The mean thyroid volume was 15.93 ml for group 1 and 15.74 ml for group 2, with no significant difference of prevalence of goiter in the two groups (25.3% vs 26.7%; p = 0.780, Fig. 2). The prevalence of thyroid nodules was significantly higher in group 1 (16.3% vs 8.3%; p = 0.003); however, logistic regression analysis adjusted for age and sex showed that 131I exposure status was not correlated with nodule prevalence (OR = 0.782, 95% CI 0.263–2.320, p = 0.657), while age and female gender were significantly correlated with nodule prevalence (Table 3).
|Values||OR (95% CI)||p value||OR (95% CI)||p value|
|131I exposure (group 1/group 2)||0.782 (0.263–2.320)||0.657||2.085 (0.937–4.638)||0.072|
|Sex (female/male)||2.827 (1.257–6.357)||0.012*||2.323 (1.369–3.941)||0.002*|
|Age at examination||1.212 (1.011–1.452)||0.038*||0.860 (0.752–0.982)||0.026*|
In this study, we evaluated the association between internal 131I exposure and the prevalence of ATAs, thyroid function, and thyroid ultrasonography outcomes among young adults living in the contaminated area of Ukraine.
The positive impact of this study was to evaluate the relationship between the experience of internal 131I exposure in childhood and the occurrence of thyroid diseases more than 25 years after the accident. Additionally, by recruiting study participants who all lived in the same area, we were able to compare two groups that had similar internal 137Cs exposure levels and iodine status, which could have confounding effects on thyroid outcomes.
Several ecological studies conducted approximately 10 years after the accident have reported that prevalence of positive TPOAb and TGAb was significantly higher in children living in areas around the CNPP with greater contamination (Vykhovanets et al., 1997; Pacini et al., 1998; Vermiglio et al., 1999). On the other hand, a screening study conducted among 160,000 children aged 0–10 years at the time of the accident and living around the CNPP between 1991 and 1996 (5–10 years after the accident) within the framework of the Chernobyl Sasakawa Health and Medical Cooperation Project reported no significant relationship between the prevalence of TGAb and radiation exposure dose estimated by 137Cs body burden or with soil 131Cs contamination levels at sites where study participants were living (Saiko et al., 1997). Agate et al. (2008) recently evaluated the prevalence of positive TPOAb, TGAb and TSH concentrations in residents living in contaminated and non-contaminated areas of Belarus, Ukraine, and the Russian Federation 13–15 years after the accident, finding that the prevalence of positive TPOAb was significantly higher in adolescents exposed to radioactive fallout in Belarus, though not in Ukraine and the Russian Federation (Agate et al., 2008). In our study that conducted more than 25 years after the accident, we also did not find any significant difference in ATA prevalence between young adults in Ukraine exposed to radioiodine in childhood and young adults without exposure.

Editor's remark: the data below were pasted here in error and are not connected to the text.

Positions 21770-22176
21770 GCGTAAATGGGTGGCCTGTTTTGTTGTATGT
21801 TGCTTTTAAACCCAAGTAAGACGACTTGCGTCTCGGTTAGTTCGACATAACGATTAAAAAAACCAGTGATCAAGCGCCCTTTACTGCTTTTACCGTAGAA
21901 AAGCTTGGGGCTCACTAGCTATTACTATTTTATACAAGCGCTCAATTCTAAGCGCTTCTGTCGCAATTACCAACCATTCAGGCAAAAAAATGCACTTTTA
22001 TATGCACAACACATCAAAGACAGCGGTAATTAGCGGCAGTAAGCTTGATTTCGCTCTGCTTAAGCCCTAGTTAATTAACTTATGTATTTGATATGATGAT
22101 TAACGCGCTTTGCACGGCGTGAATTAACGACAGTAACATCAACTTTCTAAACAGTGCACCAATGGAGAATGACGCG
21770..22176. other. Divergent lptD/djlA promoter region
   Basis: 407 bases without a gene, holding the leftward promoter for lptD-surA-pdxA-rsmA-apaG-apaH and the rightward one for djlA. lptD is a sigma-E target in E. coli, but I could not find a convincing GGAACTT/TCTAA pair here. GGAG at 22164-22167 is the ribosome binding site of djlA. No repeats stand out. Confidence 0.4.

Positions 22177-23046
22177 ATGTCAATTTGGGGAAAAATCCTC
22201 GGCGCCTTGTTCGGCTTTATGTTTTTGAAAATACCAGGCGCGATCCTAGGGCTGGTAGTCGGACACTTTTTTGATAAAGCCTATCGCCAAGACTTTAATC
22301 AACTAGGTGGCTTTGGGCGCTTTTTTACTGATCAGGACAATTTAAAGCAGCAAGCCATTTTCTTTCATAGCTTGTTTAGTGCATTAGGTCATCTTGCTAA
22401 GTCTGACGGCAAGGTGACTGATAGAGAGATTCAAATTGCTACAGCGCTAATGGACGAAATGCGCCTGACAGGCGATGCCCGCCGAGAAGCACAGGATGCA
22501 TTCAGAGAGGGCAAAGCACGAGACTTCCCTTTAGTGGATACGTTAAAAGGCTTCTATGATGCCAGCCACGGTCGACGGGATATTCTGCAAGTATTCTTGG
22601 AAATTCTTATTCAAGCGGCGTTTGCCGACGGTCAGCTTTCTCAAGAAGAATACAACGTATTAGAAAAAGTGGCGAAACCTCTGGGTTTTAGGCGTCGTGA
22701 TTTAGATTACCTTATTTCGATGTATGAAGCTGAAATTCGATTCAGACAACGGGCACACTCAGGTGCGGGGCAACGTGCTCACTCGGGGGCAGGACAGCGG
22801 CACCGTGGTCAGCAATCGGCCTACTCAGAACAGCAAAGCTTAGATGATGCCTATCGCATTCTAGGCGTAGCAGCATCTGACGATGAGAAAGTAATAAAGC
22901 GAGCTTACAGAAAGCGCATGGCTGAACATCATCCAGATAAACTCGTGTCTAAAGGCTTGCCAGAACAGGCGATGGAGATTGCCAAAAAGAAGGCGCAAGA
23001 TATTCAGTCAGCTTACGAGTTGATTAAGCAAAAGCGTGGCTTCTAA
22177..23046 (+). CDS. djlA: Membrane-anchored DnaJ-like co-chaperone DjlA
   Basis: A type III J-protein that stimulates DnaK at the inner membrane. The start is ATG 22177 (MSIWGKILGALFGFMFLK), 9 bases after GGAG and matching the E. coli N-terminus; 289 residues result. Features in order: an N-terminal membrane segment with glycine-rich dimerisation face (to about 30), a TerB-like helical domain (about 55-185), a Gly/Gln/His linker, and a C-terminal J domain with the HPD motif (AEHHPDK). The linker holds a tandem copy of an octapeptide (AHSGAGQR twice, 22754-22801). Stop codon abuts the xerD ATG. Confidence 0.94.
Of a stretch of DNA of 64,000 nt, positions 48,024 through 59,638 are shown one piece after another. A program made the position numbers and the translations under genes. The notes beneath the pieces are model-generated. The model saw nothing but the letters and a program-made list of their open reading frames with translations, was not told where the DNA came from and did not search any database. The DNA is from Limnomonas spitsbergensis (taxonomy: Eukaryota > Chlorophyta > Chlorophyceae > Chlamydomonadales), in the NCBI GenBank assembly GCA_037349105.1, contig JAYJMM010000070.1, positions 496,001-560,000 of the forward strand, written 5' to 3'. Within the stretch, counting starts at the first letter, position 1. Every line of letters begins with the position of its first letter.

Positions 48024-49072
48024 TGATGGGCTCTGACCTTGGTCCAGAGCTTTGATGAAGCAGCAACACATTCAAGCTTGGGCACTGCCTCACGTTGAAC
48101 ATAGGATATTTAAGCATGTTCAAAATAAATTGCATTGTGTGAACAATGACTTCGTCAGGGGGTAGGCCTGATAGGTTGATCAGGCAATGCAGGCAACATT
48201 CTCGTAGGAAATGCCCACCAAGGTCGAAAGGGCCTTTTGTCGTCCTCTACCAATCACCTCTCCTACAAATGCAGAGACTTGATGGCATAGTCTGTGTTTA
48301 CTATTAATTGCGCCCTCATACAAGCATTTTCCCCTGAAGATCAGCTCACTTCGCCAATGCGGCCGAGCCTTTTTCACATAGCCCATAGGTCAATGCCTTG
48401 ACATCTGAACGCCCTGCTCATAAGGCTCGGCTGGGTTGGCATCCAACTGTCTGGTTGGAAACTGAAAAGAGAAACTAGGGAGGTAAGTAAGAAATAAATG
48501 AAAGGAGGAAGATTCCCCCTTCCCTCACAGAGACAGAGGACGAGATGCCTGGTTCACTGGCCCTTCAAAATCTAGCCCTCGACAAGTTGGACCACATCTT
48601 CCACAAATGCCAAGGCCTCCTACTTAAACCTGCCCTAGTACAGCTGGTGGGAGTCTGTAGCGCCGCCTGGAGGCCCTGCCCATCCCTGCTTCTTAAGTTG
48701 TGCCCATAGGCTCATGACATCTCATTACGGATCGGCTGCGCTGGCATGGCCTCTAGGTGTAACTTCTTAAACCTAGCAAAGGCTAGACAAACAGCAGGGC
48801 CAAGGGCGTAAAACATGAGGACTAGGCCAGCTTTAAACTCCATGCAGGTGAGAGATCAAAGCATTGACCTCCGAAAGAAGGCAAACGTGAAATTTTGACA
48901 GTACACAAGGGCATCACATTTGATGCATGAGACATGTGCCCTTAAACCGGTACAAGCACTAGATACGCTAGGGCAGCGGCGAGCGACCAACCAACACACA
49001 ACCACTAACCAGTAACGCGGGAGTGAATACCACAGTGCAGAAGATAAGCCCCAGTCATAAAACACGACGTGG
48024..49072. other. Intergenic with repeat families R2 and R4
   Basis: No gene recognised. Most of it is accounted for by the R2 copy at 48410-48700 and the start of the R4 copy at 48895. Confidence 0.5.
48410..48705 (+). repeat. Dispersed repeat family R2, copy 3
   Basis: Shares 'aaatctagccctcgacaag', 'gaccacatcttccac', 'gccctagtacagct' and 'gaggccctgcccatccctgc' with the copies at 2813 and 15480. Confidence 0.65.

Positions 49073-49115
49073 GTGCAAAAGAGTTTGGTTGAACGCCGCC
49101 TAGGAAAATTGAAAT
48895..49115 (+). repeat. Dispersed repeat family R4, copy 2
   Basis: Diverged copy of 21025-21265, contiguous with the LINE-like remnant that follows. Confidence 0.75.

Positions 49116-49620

We showed that FT3 concentration adjusted for age was significantly higher in group 2, but did not find any significant increase in TSH concentration or in the prevalence of antibody-positive hypothyroidism in group 1. There are large cohort studies that reported the relationship between radiation exposure due to 131I by the accident at CNNP and hypothyroidism. Ostroumova et al. (2009) and Ostroumova et al. (2013) reported screening studies conducted in Ukraine and Belarus 10–17 years after the accident in individuals under the age of 18 years at the time of the CNPP accident, showing a significant association between 131I thyroid dose and the prevalence of subclinical hypothyroidism. However, excess odds ratio was higher in individuals with TPOAb ≤60 U/ml than in those with TPOAb >60 U/ml in both studies (Ostroumova et al., 2009; Ostroumova et al., 2013). In same study of Ukraine, Tronko et al. (2006) did not find any association between 131I thyroid dose and the prevalence of autoimmune thyroiditis, but the prevalence of elevated ATPO demonstrated a modest, significant association with 131I that was well described by several concave models (Tronko et al., 2006). As ecological study, Agate et al. (2008) reported that ATA prevalence in exposed Belarusian adolescents 13–15 years after the accident was much lower than the rate in their previous study of 6–8 years after the accident, suggesting a transient autoimmune reaction that did not trigger autoimmune disease and had no effect on thyroid function (Pacini et al., 1998; Agate et al., 2008). In our study, the sample size was small so that a careful evaluation is needed, but we did not find a significant increase of antibody-positive/negative hypothyroidism in the group exposed to 131I in their childhood, 25 years after the accident in Ukraine. The thyroid immune reaction to radiation exposure remains obscure. In atomic bomb survivors exposed to acute gamma radiation, a convex dose-response relation with antibody-positive hypothyroidism was observed (Nagataki et al., 1994), but was not found in a more recent study (Imaizumi et al., 2006). Hence, the autoimmune reaction to radiation exposure in thyroid may change over time, so that further long-period observation is needed to evaluate fully the dynamic of any relationship between radiation exposure and hypothyroidism and autoimmunity reaction in the thyroid.